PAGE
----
Students at a Hucknall school got to grips with real medical equipment during a unique science careers day.
Some 170 Year 9 students at National CofE Academy on Annersley Road, took part in the workshop by science education specialists, Classroom Medics,
They learned about the effects of various medical conditions so they could decide on suitable treatments.
Andy Topliss, head of design technology at National CofE, said: “Classroom Medics bring real-world experiences into the classroom and we booked them for our STEM Careers Day to give pupils the opportunity to try out an exciting range of practical medical activities. It’s the best way of learning and will also give them an excellent insight into possible careers in the world of medicine.”
The workshops also focused on the importance of leading a healthy, active lifestyle, and how this can combat obesity and diabetes - as well as helping the youngsters investigate careers available with the NHS and opportunities through science.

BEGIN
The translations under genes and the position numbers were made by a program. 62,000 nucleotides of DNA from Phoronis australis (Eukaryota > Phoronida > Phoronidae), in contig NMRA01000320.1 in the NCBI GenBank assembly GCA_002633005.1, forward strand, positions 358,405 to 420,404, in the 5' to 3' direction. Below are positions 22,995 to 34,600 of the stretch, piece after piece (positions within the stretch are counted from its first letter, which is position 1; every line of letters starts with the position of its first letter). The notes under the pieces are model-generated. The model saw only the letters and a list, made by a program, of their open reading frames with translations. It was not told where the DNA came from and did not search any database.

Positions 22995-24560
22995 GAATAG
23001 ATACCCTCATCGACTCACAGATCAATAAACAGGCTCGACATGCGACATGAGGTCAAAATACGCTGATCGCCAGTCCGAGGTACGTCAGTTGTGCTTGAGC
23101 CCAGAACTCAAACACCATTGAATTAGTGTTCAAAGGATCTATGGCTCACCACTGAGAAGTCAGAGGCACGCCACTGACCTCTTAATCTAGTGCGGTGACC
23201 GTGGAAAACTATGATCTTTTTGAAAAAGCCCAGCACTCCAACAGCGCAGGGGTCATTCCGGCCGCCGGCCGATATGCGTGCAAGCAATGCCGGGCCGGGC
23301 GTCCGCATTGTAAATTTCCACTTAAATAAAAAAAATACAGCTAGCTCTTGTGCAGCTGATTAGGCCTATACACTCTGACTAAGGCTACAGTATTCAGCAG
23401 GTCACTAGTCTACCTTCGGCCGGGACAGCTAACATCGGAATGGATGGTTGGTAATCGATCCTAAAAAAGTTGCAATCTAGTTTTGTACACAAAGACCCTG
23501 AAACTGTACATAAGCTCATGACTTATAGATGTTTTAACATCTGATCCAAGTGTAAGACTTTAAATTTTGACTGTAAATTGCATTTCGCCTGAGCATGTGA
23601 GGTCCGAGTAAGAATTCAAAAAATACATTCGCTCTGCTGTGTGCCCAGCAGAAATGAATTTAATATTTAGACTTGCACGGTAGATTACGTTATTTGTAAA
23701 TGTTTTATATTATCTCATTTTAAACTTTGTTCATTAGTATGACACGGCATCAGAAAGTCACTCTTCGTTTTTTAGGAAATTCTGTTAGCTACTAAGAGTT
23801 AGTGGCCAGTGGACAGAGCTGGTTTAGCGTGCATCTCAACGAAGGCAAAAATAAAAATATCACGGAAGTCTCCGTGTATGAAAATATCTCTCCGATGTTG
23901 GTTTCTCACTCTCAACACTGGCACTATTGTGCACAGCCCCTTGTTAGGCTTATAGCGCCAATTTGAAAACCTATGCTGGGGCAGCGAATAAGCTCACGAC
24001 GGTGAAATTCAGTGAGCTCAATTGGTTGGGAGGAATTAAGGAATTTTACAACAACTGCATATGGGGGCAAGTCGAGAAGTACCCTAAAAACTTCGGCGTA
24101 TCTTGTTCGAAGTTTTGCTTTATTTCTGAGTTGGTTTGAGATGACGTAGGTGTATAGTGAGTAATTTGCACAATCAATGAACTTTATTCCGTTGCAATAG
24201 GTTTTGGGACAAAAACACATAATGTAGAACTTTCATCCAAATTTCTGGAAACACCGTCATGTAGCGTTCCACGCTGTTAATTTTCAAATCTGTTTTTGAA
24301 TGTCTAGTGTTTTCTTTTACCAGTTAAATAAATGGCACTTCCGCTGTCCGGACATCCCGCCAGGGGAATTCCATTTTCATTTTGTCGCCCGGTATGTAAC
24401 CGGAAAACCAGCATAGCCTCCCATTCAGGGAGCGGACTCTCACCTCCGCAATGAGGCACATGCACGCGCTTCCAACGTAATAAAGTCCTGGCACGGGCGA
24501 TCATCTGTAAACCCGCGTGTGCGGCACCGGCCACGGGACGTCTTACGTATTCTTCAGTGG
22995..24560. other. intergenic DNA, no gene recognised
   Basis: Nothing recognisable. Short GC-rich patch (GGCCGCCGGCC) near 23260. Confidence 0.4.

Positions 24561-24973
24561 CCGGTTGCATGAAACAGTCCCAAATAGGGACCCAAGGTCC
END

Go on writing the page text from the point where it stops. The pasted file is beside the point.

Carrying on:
Classroom Medics founder, Tom Warrender, said: “We pack our workshops with things you can’t normally do in school and make sure there is an actual applied link to science and a career. We illustrate the many and varied careers in the burgeoning Healthcare Science sector that pupils won’t have heard of (there are over 40) and show them how they can get into these careers simply with A-C grades in Science, Maths and English – and not just A grades as is the popular misconception.”
Student activities on Tuesday 17th March included working with a life size patient simulator to diagnose different conditions, recording blood flow speed and imaging their carotid artery with an ultrasound scanner (to compare them with those affected by fatty diets). They also used an iPhone connected to an ophthalmoscope to take pictures of the blood vessels in the retina and using a real needle to take fake blood.
They practised helping Eddy the Head to breathe and wore different pathology goggles to experience what it is like to have cataracts, glaucoma and partial blindness.